Facebook has been fined €7 million (U.S. $8.4 million) by Italy’s antitrust regulator for failing to address issues related to its personal data collection practices.
The regulator, the Autorita Garante della Concorrenza e del Mercato, or AGCM, announced the fine Wednesday, saying despite a previous order, Facebook has continued collecting its Italian users’ personal data without properly informing them about how Facebook will use their data.
In 2018, the AGCM ordered Facebook to cease its improper personal data collection practices and to publish a “corrective declaration” on the Italian Facebook Webpage. At the time, the AGCM fined Facebook €5 million (U.S. $6.9 million).
The regulator said Facebook’s response to the 2018 order was “generic and incomplete.” In its service agreement for new users, Facebook failed to properly distinguish between personal data collected to facilitate connections with other Facebook users and personal data used to deliver targeted advertising, the AGCM said. Given the personal data Facebook collected has value to the company, the AGCM said users had a right to know how it is being used.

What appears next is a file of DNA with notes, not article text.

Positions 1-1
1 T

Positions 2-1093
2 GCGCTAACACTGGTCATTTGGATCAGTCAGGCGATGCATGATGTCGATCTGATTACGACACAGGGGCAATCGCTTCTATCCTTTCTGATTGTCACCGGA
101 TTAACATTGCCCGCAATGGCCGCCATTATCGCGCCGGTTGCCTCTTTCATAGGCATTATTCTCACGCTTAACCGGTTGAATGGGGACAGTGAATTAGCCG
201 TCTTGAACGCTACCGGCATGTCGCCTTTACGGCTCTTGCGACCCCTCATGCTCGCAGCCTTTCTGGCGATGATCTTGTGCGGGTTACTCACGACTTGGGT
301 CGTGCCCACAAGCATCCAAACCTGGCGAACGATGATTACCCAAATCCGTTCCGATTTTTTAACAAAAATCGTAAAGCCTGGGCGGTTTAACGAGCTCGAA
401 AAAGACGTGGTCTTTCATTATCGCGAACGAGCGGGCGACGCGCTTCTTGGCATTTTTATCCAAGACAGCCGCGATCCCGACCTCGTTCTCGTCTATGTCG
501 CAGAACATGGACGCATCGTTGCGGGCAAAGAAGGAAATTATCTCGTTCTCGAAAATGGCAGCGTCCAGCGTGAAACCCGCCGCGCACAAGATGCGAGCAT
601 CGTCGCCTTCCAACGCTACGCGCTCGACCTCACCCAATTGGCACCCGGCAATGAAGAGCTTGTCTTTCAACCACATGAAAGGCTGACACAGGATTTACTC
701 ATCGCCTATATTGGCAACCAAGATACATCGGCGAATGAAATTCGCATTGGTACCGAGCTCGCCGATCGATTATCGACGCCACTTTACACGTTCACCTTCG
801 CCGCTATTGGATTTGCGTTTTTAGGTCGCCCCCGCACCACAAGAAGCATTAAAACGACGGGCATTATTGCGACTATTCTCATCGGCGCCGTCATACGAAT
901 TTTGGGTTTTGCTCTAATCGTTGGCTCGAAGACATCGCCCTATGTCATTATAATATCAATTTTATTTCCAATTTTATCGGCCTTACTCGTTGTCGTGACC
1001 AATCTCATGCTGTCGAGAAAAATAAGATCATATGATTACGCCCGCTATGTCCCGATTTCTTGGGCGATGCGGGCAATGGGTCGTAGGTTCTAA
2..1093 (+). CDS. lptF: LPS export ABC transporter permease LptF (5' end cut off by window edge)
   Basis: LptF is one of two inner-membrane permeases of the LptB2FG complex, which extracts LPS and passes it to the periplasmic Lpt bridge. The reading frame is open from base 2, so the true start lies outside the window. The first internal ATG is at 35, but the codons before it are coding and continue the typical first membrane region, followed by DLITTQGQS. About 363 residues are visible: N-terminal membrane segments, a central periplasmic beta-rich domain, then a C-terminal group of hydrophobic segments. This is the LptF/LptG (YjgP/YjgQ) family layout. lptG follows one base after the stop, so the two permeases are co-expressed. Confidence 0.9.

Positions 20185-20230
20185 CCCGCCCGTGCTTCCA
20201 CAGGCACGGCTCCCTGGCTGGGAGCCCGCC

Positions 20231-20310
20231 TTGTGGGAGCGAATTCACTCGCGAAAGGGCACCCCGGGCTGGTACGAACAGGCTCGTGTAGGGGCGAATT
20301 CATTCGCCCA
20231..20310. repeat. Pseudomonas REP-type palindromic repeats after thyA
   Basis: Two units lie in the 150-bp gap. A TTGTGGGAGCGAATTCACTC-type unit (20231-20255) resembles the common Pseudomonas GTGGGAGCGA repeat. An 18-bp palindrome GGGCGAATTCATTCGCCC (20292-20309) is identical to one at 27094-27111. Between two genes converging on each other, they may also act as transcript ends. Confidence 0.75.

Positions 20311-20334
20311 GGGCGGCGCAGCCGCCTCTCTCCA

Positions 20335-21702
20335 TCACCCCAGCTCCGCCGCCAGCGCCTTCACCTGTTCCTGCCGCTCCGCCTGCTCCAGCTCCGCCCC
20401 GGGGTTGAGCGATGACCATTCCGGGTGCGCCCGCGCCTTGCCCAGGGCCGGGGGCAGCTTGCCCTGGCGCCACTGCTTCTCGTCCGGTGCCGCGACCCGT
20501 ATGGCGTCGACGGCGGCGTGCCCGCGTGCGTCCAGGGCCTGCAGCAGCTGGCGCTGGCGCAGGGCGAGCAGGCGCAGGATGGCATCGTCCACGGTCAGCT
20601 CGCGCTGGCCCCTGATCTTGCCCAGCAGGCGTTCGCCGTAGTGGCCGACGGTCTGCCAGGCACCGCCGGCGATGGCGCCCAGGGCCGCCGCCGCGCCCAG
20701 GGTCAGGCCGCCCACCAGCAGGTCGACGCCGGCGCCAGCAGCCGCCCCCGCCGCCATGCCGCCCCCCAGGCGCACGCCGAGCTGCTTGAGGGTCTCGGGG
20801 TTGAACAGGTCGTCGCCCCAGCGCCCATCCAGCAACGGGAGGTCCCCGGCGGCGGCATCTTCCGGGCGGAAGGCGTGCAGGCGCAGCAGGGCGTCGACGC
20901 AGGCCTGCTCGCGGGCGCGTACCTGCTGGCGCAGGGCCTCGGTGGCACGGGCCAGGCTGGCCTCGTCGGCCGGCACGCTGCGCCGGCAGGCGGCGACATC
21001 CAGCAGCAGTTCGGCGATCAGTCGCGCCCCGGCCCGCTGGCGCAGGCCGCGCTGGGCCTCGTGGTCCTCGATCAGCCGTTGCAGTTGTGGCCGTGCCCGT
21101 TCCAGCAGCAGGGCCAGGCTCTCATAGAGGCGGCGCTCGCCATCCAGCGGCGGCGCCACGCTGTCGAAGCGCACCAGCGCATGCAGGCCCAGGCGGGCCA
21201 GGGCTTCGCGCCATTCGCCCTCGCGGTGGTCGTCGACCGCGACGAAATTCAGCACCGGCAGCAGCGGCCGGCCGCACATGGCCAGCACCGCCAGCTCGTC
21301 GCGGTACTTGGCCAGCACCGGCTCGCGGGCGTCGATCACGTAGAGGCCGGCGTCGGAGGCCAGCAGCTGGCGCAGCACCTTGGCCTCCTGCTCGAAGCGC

“The Authority had ascertained that Facebook was misleading users to register on its platform by not informing them immediately and adequately—during the activation of the account—of the collection activity, with commercial intent, of data provided by them and, more generally, of the remunerative purposes underlying the service, emphasizing vice versa that it is free,” said the AGCM press release, translated from Italian.
In its order (in Italian), the AGCM “prohibited the further dissemination of the misleading practice and ordered the publication of an amendment statement on the homepage of the company Website for Italy, on the Facebook app and on the personal page of each registered Italian user.”
Facebook did not respond to a request for comment.
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